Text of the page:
As we hit the halfway point of the 2017 season, we wanted to check back on the preseason predictions Amazin’ Avenue readers made back in March. The stats below are current through Sunday, July 2, which was the Mets’ 81st of the year. You can revisit our quarter-season update here, and stay tuned for the next quarterly update at the end of August!
The Mets’ three best hitters are the same as they were at the quarter-season mark. Among qualified players, Michael Conforto leads the back in wRC+, followed by Jay Bruce and then Neil Walker. While the top three hitters are unchanged, Curtis Granderson’s hot hitting has raised his wRC+ to 110 and moved him into a close fourth spot. Lucas Duda (141 wRC+) and Yoenis Cespedes (133 wRC+), meanwhile, seem poised to crack the top three if they can accumulate enough plate appearances in the remainder of the season to qualify.
|1||Yoenis Cespedes||70%||Michael Conforto||150|
|2||Michael Conforto||10%||Jay Bruce||124|
|3||Neil Walker||5%||Neil Walker||118|
If someone told you in March that, by an average of fWAR and bWAR, Addison Reed and Jerry Blevins would be two of the Mets’ three best pitchers in the first half of the season, you would think that something went terribly wrong…and, of course, you’d be right. Between injuries to Noah Syndergaard, Matt Harvey, Steven Matz, and Seth Lugo, as well inconsistent play from Zack Wheeler and Robert Gsellman, the Mets’ starting rotation has dramatically underperformed expectations. As a result, Jacob deGrom has assumed the role of ace, with relievers Reed and Blevins following him as the second- and third-most productive pitchers on the team, respectively.
|1||Noah Syndergaard||53%||Jacob deGrom||2.3|
|2||Jacob deGrom||38%||Addison Reed||1.1|
|3||Robert Gsellman||2%||Jerry Blevins||0.9|
Defense has not been one of the Mets’ strengths in 2017. Perhaps the best evidence of this is the fact that Bruce, by an average of DRS and UZR, has been the team’s second-best defensive player. While Juan Lagares still holds the top spot (as the plurality of AA readers predicted), Duda rounds out the top three as a result of his strong defense at first.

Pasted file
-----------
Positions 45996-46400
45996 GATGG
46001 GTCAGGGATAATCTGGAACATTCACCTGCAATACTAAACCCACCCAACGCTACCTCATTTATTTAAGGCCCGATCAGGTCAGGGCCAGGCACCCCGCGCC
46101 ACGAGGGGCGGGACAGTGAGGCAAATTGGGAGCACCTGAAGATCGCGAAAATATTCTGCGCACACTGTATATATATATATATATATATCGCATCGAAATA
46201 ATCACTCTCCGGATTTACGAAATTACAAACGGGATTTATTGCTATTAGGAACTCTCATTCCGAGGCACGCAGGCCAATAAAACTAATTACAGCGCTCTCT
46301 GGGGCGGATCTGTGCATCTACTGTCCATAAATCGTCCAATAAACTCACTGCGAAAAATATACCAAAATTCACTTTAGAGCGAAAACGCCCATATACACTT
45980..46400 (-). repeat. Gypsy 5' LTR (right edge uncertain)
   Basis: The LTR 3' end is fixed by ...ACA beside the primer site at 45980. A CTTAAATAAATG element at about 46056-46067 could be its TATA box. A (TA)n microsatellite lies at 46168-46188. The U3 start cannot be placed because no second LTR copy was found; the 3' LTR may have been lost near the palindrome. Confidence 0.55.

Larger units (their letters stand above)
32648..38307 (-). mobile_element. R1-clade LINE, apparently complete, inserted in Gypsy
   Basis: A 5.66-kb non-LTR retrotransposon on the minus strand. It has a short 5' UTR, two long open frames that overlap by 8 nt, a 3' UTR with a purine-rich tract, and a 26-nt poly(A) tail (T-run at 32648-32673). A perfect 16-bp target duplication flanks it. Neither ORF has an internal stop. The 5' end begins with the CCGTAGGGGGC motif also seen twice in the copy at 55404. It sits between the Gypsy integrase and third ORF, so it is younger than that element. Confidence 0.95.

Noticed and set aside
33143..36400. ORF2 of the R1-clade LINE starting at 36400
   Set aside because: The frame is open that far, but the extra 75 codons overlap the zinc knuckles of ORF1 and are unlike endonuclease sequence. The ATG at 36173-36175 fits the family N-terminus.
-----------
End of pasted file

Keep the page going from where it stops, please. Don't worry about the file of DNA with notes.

|Rank||Player||Vote percent||Player||Avg. DRS, UZR|
|1||Juan Lagares||35%||Juan Lagares||4.3|
|2||Yoenis Cespedes||23%||Jay Bruce||2.9|
|3||Asdrubal Cabrera||11%||Lucas Duda||1.3|
The Mets haven’t gotten a ton of production from their rookies—least of all from Gsellman, who was the overwhelming favorite to be the team’s most productive rookie in 2017. Instead, T.J. Rivera has the top spot for his solid play in a utility role, with reliever Paul Sewald right behind him. Brandon Nimmo ranks third despite playing in just 13 games, and could be in line for more playing time if the injury bug continues to hit the Mets’ outfield.
|1||Robert Gsellman||73%||T.J. Rivera||0.4|
|2||T.J. Rivera||10%||Paul Sewald||0.4|
|3||Amed Rosario||6%||Brandon Nimmo||0.1|
Best position player
The Mets’ three best hitters have also been their three best position players overall when accounting for defense and baserunning. As is also the case with the best hitter category, however, Granderson and Duda (1.3 average WAR each) are both making a strong push for the top three, while a big second half from Cespedes (0.8 WAR) could put him in the mix as well.
|1||Yoenis Cespedes||65%||Michael Conforto||2.3|
|2||Michael Conforto||7%||Jay Bruce||1.7|
|3||Neil Walker||7%||Neil Walker||1.4|
Best overall player
It’s no surprise to anyone who’s watched the Mets this year that Conforto has, by WAR, been their best player. deGrom is just a hair behind him before rounding up. Injuries to Syndergaard and Cespedes, whom most considered the team’s two best players heading into the season, have allowed Conforto and deGrom to take the spotlight, with Bruce rounding out the top three after an excellent first half.
|1||Noah Syndergaard||37%||Michael Conforto||2.3|
|2||Yoenis Cespedes||34%||Jacob deGrom||2.3|
|3||Jacob deGrom||12%||Jay Bruce||1.7|
This continues to be the most disappointing category on the list, with the Mets on pace to win just 76 games. That does, however, represent an improvement from the team’s 71-win pace at the end of the first quarter. If the Mets are to fight their way into contention, they’ll need to build on their improved play of late and win a lot more games in the second half of the season.
|Rank||Predicted wins||Vote percent||Win pace|